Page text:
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The Fulani were traditionally a nomadic, pastoral community, herding cattle, goats and sheep. They populated the grasslands between the towns throughout West Africa. With increasing trade, a good number of Fulani also began to settle in towns, forming a distinct minority.
The Fulani were mostly Muslims, as were the rulers of most of the states in the region. The Islam of the rulers of these states was quite fragile, however, and they quickly reverted to the nationalistic animist religions when threatened. Over the seventeenth and eighteenth centuries the Fulani began to launch scattered uprisings against rulers who were oppressing them. These established a number of small, and usually briefly lived, emirates in the west of the Sahel.
The most powerful states in the region were the city-states of Hausaland . They had large Fulani populations, who were generally considered to second class citizens. Over the centuries, however the Hausa and Fulani had become quite integrated. One of the more marginal Hausa states was that of Gobir . Poor and on the periphery of Hausaland, it was ruled by a remnant of the defunct Gao empire. This rule was noted for its despotism towards both the Fulani and the Hausa peasants.
One of the most revered religious scholars of the region, Usman dan Fodio, an urbanized Fulani, lived in Gobir. With the initial approval of Bawa , the ruler of Gobir, he was allowed to found a religious community at Degel . In exchange, dan Fodio blessed the monarchy and educated Bawa's nephew and heir Yunfa . When Yunfa became ruler, however, he decided to revoke the autonomy of dan Fodio's community and have dan Fodio assassinated.
Degel was defended, but unable to stand up to the army of Yunfa, dan Fodio and his followers retreated from Gobir. From exile dan Fodio called for a jihad against oppressors throughout the region that became the Fulani War. Joined by large numbers of Fulani and also many Hausa this sparked a general uprising in Hausaland and most of the region's governments quickly fell. Dan Fodio was proclaimed as ruler of the new empire.
Growth of the Empire
From this base in Hausaland the Fulani rapidly spread throughout the region. The open plains to the west were annexed, to the south the Fulani captured the northern section of Yorubaland. They were blocked in the east by the venerable kingdom of Kanem-Bornu in 1810. Since Fulani strength was centered on powerful cavalry they could not expand very far southwards, however, as the horses were ineffective in the forests of the region and could not withstand the diseases of those latitudes. It became the largest state in Africa stretching from what is today Burkina Faso to Cameroon.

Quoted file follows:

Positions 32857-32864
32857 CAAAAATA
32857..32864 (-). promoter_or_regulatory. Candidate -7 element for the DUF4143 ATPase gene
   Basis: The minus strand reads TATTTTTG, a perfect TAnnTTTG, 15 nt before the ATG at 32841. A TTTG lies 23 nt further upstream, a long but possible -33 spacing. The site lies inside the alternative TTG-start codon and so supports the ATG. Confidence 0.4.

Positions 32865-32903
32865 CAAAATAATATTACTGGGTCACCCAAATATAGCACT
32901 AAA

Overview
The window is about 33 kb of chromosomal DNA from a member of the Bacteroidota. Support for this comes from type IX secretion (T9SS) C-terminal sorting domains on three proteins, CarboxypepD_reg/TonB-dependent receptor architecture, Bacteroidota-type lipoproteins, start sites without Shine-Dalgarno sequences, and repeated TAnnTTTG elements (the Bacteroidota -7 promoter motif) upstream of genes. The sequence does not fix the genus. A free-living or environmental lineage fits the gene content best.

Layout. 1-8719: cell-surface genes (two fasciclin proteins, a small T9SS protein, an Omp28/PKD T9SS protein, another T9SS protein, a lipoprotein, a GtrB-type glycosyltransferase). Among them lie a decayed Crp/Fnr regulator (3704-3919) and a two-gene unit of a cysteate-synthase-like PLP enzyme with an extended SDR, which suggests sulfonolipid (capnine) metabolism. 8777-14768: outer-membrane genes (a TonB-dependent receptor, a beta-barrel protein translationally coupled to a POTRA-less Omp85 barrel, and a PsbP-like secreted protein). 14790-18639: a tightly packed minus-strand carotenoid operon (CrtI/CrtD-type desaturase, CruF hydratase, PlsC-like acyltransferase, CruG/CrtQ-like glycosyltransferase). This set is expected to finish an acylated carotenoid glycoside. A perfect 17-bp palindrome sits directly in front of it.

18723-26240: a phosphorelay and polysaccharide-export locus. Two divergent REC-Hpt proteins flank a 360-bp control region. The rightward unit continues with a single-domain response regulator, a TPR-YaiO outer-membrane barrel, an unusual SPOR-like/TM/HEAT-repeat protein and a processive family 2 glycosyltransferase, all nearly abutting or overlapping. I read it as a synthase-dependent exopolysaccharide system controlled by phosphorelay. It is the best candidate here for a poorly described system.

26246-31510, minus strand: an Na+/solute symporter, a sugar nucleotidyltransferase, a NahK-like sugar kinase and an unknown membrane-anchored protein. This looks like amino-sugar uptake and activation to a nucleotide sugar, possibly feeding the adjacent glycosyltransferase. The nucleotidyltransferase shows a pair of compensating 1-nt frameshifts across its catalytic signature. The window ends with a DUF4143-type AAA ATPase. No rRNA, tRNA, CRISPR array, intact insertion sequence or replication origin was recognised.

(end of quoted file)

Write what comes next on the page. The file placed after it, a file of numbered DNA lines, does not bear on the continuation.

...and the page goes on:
The new empire was organized into a series of emirates that were loosely controlled by dan Fodio. Under him the empire was spilt into two divisions, one ruled by his brother, the other by his son. In 1815 dan Fodio retired from the Sultanate and the empire passed to his son Muhammed Bello. He built up the new capital at Sokoto, turning it into a major centre. The empire in the nineteenth century is often referred to as the Sokoto Caliphate. Dan Fodio's brother Abdullahi continued to rule in the west, and this position, known as the emirate of Gwandu , was passed to his heirs but remained subordinated to Sokoto.
In addition to its military prowess, the empire became known for its scholarship. Bello, Abdullahmi, and dan Fodio were all considered great scholars and despite ruling such a vast state, all three continued to produce a sizable output of poetry, and texts on religion, politics, and history. While scholarship continued in the empire after Bello's death it became divorced from political life. Over time, the empire also became far more Hausan in character with the Hausa language becoming the official language.
The empire continued to be a economic success, Hausaland, now unified, reached a level of unprecedented prosperity and the region remained safe from raids by Saharan nomads.
While the Sultan of Sokoto was paramount the Emirs controlling the other cities, especially Kano steadily increased in power during the nineteenth century. In 1893 a crisis of the succession saw the rulers of Kano rise to preeminence.
The empire began to collapse under pressure from European colonialism that destroyed traditional trading patterns and armed neighbouring states. In 1903 both Sokoto and Kano were sacked and the Empire collapsed, being divided between the French and British.
The colonizers preserved the Fulani emirate system as the local rulers were given considerable autonomy by the British. The Sultan of Sokoto remains to this day the main religious leader of Nigerian Muslims, and the position is still held by descendents of dan Fodio.
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